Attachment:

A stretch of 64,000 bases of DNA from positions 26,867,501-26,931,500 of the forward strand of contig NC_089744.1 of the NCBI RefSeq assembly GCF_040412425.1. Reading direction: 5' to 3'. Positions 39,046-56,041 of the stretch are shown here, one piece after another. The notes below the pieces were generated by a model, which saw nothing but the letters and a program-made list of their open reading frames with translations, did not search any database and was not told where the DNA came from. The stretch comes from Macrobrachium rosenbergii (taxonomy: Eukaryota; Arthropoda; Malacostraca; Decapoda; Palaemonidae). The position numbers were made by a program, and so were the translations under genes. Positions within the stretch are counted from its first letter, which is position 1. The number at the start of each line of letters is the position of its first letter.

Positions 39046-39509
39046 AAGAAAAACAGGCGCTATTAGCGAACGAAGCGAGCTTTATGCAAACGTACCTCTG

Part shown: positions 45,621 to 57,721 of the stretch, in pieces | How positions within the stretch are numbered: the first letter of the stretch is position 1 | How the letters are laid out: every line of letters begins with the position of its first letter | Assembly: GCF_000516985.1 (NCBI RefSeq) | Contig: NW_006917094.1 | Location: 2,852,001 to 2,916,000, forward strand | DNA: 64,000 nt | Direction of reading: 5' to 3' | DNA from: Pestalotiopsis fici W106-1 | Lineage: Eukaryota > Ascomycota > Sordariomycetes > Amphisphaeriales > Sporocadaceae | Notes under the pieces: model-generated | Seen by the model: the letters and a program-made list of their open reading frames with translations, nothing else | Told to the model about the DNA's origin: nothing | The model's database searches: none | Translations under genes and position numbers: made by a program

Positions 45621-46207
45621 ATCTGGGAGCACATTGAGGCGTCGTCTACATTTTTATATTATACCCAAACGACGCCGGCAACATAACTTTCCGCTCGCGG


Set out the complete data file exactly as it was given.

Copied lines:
A stretch of 64,000 bases of DNA from positions 26,867,501-26,931,500 of the forward strand of contig NC_089744.1 of the NCBI RefSeq assembly GCF_040412425.1. Reading direction: 5' to 3'. Positions 39,046-56,041 of the stretch are shown here, one piece after another. The notes below the pieces were generated by a model, which saw nothing but the letters and a program-made list of their open reading frames with translations, did not search any database and was not told where the DNA came from. The stretch comes from Macrobrachium rosenbergii (taxonomy: Eukaryota; Arthropoda; Malacostraca; Decapoda; Palaemonidae). The position numbers were made by a program, and so were the translations under genes. Positions within the stretch are counted from its first letter, which is position 1. The number at the start of each line of letters is the position of its first letter.

Positions 39046-39509
39046 AAGAAAAACAGGCGCTATTAGCGAACGAAGCGAGCTTTATGCAAACGTACCTCTG

Part shown: positions 45,621 to 57,721 of the stretch, in pieces | How positions within the stretch are numbered: the first letter of the stretch is position 1 | How the letters are laid out: every line of letters begins with the position of its first letter | Assembly: GCF_000516985.1 (NCBI RefSeq) | Contig: NW_006917094.1 | Location: 2,852,001 to 2,916,000, forward strand | DNA: 64,000 nt | Direction of reading: 5' to 3' | DNA from: Pestalotiopsis fici W106-1 | Lineage: Eukaryota > Ascomycota > Sordariomycetes > Amphisphaeriales > Sporocadaceae | Notes under the pieces: model-generated | Seen by the model: the letters and a program-made list of their open reading frames with translations, nothing else | Told to the model about the DNA's origin: nothing | The model's database searches: none | Translations under genes and position numbers: made by a program

Positions 45621-46207
45621 ATCTGGGAGCACATTGAGGCGTCGTCTACATTTTTATATTATACCCAAACGACGCCGGCAACATAACTTTCCGCTCGCGG